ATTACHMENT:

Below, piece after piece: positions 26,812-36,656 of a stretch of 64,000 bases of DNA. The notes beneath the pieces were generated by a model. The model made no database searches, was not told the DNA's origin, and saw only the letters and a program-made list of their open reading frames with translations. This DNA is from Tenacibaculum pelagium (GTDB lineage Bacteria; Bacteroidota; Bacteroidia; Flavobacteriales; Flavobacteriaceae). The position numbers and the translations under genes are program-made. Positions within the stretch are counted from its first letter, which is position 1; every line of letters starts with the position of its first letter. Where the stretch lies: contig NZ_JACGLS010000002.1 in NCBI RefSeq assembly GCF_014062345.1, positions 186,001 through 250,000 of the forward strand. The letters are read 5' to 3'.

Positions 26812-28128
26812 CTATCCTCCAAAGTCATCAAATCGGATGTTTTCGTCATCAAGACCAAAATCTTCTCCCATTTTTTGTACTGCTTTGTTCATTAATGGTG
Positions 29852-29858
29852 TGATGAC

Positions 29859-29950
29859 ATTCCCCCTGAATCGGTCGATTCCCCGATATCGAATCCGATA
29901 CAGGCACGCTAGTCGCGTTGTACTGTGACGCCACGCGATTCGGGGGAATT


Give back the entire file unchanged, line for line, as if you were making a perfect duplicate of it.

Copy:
Below, piece after piece: positions 26,812-36,656 of a stretch of 64,000 bases of DNA. The notes beneath the pieces were generated by a model. The model made no database searches, was not told the DNA's origin, and saw only the letters and a program-made list of their open reading frames with translations. This DNA is from Tenacibaculum pelagium (GTDB lineage Bacteria; Bacteroidota; Bacteroidia; Flavobacteriales; Flavobacteriaceae). The position numbers and the translations under genes are program-made. Positions within the stretch are counted from its first letter, which is position 1; every line of letters starts with the position of its first letter. Where the stretch lies: contig NZ_JACGLS010000002.1 in NCBI RefSeq assembly GCF_014062345.1, positions 186,001 through 250,000 of the forward strand. The letters are read 5' to 3'.

Positions 26812-28128
26812 CTATCCTCCAAAGTCATCAAATCGGATGTTTTCGTCATCAAGACCAAAATCTTCTCCCATTTTTTGTACTGCTTTGTTCATTAATGGTG
Positions 29852-29858
29852 TGATGAC

Positions 29859-29950
29859 ATTCCCCCTGAATCGGTCGATTCCCCGATATCGAATCCGATA
29901 CAGGCACGCTAGTCGCGTTGTACTGTGACGCCACGCGATTCGGGGGAATT